Thank you,

Sally Pavey,

Chair of CAGNE,

Editor’s note: Thanks very much for getting in touch, Sally – and whatever people’s views on airport expansion, you make some very important points. As such, we have decided to make you this month’s Star Letter, meaning you can enjoy a delicious dinner for two at one of the fine Red Mist pubs found across Surrey. Thanks again. All the best, Caroline

GET IN TOUCH: Let us know what you think about airport expansion by writing to us at the usual address or sending an e-mail to us at


Recrafting our craft town?

Dear Editor,

Having seen your recent feature on the threat to our countryside (Surrey Life, October), I thought readers might be interested to hear about an initiative that I am leading on behalf of the Royal Institute of British Architects (RIBA) at the Farnham Maltings over the weekend of Saturday January 30 and Sunday January 31.

We are keen to examine the successful integration of housing targets on a historic town and I saw Farnham as an ideal test subject, with all of the issues surrounding Farnham highly applicable elsewhere – housing, roads, schools, hospitals, public spaces and historic settings.

The idea is to instigate a healthy and proactive discussion on how we as a community can organically grow Farnham, whilst sympathetically enhancing the town and maintaining its intrinsic character.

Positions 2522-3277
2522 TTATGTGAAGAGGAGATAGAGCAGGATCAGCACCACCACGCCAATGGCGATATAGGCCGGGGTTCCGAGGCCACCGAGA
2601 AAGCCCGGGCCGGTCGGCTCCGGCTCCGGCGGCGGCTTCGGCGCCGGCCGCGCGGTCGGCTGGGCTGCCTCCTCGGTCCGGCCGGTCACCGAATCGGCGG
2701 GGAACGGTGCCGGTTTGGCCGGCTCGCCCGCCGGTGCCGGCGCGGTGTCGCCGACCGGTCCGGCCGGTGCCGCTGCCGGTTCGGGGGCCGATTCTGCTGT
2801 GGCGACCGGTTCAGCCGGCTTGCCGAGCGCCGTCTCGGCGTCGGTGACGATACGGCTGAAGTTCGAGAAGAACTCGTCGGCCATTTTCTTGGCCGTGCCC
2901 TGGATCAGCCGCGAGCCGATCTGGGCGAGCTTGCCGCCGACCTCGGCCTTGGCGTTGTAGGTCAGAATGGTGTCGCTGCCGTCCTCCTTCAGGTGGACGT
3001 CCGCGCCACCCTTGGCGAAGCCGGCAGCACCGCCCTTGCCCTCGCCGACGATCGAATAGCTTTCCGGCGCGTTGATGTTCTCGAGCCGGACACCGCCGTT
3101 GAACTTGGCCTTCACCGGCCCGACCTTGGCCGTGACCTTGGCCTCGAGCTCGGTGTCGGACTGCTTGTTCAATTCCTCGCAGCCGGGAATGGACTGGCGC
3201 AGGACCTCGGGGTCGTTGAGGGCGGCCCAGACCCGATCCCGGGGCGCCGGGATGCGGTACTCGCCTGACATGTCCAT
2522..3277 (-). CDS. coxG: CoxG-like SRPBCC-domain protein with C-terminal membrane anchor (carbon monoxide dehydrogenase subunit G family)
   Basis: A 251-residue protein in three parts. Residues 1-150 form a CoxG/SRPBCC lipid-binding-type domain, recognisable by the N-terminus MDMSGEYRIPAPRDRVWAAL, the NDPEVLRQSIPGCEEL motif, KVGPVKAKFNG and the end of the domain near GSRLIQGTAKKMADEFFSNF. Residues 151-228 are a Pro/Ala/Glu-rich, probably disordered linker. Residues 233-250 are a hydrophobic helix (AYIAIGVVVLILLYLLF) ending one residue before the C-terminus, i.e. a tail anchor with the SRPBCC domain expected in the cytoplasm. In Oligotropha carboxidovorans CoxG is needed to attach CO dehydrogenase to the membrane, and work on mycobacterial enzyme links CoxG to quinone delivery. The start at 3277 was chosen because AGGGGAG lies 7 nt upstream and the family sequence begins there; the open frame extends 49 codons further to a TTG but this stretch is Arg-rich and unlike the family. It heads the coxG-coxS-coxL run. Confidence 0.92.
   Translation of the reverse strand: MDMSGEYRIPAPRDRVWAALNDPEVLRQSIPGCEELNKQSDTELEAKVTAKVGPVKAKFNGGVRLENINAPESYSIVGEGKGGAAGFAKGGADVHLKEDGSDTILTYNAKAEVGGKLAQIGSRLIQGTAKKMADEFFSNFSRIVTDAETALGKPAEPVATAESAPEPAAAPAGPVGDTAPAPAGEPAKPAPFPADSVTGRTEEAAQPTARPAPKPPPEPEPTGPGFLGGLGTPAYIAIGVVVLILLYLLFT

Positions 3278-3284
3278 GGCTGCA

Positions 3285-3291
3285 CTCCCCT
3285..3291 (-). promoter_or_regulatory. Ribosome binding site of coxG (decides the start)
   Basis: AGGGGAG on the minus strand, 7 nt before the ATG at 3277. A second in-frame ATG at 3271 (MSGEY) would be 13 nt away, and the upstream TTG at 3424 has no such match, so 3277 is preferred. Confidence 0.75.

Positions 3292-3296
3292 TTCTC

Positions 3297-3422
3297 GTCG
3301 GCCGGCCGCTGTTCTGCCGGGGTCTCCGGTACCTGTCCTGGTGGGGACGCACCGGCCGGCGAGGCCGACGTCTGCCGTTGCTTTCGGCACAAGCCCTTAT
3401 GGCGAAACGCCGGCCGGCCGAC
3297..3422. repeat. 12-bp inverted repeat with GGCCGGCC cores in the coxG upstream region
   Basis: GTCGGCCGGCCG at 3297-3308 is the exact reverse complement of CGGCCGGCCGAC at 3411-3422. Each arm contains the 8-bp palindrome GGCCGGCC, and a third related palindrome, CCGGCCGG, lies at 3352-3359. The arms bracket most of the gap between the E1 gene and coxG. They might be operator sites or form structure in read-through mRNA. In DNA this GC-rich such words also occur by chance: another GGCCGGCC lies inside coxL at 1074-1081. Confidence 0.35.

We are keen to put across to the local community the role that architects can have in shaping the future; and to get people to understand urban design possibilities and how places are made. We are planning to stage an exhibition and workshop about urban design, in the centre of Farnham. These would be based around revisualised places in Farnham – essentially ‘Recrafting Farnham’.

The display of revisualised spaces would form the catalyst and backdrop for the architect-led community workshop about the future for Farnham. It is our aim to cultivate considered place-making.

With best wishes,

Laith Anayi, BA (Hons) DipArch RIBA

Director, Stedman Blower Architects, Farnham


Delving into Deepdene’s past

Dear Editor,

Further to your recent article on the restoration of the Deepdene Estate at Dorking (Surrey Life, November), we would like to hear from anyone who can tell us about the estate as it once was.

You may recall the days of the magnificent Deepdene House as a hotel, or have stories you have heard locally to pass on to us. Whatever your memories, we’d like to hear from you!

As part of the rediscovering of the lost Deepdene landscape, we are working with Dorking Museum on an oral history project. This involves training volunteers in oral history techniques so we can record memories of the estate to preserve them for the future.

Works on the site are progressing well, supported by the Heritage Lottery Fund, with the new Deepdene Trail set to open in September 2016. More details on what’s happening can be found on our facebook page: